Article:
Despite being raised in a conservative, Irish Catholic family, Patrick says his parents and siblings were always very supportive. Patrick remembers, “My mom needed a very short time to get comfortable with the news. She told me, ‘I always knew my kids were perfect, I just had to adjust my idea of what perfect is.’ At the time, [my parents] were both conservative Irish Catholics, but family and principle came first.”

Patrick’s mom and sister accompanied him to his first gay pride parade and his mother became a member of the AIDS Resource Center of Wisconsin, going through volunteer training with him. “That was where we both learned about rimming in the part about safe sex. We never talked about that again!”

When local police tried to use the threat of being outed to his family as an intimidation tactic, the joke was on them.

“I remember in 1992, organizing a demonstration for Dennis Hill at the Racine County Jail, which had mistreated him horribly, and the local law enforcement had gotten wind of the planning."

"I was still a college kid living at home, and the cops tracked me down to my parents’ place and called ahead of the demonstration in what seemed clearly an act of intimidation. My mom got the call and handed the phone to me."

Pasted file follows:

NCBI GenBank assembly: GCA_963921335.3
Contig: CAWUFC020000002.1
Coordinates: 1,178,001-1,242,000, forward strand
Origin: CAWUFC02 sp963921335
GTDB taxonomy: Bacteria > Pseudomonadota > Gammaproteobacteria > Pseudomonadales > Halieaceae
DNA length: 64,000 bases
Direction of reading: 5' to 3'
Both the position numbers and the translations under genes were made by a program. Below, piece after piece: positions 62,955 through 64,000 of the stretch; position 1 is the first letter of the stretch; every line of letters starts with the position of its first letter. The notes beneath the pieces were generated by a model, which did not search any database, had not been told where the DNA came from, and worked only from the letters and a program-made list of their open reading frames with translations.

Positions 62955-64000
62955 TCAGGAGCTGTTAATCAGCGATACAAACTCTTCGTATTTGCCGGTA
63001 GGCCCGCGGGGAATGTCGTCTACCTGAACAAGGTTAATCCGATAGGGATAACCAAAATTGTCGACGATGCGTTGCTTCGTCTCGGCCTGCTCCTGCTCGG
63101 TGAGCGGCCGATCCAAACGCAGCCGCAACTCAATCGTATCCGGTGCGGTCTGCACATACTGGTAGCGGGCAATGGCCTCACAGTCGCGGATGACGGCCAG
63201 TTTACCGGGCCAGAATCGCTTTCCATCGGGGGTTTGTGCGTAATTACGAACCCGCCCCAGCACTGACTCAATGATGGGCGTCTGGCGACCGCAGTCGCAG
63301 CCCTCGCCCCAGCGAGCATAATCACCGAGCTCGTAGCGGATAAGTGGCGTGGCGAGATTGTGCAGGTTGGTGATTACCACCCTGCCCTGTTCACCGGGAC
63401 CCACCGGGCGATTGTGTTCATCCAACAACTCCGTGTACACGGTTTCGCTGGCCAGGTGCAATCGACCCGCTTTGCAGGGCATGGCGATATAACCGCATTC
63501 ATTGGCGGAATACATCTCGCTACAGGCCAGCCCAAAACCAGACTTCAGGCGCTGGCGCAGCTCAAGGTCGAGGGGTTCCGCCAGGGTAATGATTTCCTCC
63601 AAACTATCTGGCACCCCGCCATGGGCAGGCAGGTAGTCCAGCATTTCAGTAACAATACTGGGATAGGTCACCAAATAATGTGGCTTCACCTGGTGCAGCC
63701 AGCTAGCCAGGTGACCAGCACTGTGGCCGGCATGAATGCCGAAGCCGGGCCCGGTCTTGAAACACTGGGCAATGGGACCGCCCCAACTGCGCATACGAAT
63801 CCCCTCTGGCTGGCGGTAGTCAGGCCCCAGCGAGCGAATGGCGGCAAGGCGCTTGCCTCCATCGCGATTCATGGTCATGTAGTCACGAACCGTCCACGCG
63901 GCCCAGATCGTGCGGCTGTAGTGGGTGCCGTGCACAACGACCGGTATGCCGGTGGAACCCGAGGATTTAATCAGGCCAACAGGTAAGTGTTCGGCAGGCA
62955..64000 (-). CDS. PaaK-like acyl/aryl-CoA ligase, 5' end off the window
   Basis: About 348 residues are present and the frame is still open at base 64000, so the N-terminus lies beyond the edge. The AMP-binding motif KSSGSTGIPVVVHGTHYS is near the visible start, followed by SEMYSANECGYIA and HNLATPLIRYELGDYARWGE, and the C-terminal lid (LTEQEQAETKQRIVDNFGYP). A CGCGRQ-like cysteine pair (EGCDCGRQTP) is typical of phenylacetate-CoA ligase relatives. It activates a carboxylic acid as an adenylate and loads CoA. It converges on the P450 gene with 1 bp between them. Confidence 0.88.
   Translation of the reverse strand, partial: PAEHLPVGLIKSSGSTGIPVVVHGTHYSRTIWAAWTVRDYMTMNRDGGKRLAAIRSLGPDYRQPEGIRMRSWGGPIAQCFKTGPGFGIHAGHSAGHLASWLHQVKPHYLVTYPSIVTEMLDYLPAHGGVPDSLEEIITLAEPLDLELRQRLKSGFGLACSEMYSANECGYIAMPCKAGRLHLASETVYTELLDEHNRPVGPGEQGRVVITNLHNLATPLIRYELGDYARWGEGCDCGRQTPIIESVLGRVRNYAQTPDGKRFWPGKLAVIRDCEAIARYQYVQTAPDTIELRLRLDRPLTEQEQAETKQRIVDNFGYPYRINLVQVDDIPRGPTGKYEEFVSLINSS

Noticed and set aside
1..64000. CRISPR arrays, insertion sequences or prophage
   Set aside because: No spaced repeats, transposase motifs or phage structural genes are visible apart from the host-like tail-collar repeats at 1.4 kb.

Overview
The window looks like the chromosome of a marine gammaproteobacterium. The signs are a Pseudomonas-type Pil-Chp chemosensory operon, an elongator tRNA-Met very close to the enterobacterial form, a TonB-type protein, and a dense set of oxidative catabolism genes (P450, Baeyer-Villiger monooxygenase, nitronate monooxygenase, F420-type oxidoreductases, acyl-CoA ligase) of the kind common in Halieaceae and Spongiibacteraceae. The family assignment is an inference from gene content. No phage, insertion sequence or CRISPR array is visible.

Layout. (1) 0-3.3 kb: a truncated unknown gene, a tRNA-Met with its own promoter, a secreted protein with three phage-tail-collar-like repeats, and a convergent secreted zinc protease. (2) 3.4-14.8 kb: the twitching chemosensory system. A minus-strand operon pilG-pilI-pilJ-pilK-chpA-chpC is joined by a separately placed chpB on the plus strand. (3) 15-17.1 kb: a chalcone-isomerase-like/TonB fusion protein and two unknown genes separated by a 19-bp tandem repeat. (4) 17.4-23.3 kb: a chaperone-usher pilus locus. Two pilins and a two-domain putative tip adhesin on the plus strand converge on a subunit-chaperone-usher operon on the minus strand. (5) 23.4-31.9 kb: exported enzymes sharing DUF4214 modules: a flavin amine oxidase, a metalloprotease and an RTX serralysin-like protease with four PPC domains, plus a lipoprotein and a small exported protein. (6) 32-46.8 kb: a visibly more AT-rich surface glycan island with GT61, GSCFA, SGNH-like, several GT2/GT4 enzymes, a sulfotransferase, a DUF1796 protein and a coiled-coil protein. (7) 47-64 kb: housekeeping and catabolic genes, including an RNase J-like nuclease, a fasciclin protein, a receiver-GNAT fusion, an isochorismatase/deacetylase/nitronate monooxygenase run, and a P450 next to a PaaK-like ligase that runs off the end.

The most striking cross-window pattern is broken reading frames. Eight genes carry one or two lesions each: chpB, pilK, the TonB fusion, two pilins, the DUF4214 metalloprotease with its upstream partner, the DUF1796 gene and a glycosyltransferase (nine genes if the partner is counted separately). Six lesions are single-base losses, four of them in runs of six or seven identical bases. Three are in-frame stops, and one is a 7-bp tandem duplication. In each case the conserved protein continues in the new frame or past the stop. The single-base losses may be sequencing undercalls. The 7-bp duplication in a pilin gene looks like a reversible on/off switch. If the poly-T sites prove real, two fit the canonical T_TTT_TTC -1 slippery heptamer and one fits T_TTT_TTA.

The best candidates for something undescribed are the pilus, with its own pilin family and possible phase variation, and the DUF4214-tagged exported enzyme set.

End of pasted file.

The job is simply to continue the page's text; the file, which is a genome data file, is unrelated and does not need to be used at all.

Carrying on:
"After the call, my parents agreed that it was a rotten thing of the cops to try to intimidate me in front of my parents. My mom and dad are gone now, but I often get a lift when I think about how lucky and grateful I am to have had them as parents.”



Early career

Patrick’s first job after college was with the AIDS Resource Center of Wisconsin, where he worked from 1993-2001.

“I started off in fundraising events, and it really was inspiring to see all the community support helping with volunteering on events like MAPFest, the AIDS Walk, and Make a Promise. As a young adult, it was terrific to have so many gay and lesbian role models on staff and volunteer committees . . . Louise Searing (an ally) and Jim Schleif, were great first bosses, and even though the work was apolitical, they taught me a lot about organizing by getting volunteers to own responsibility, and work strategically and methodically for months in advance for results.”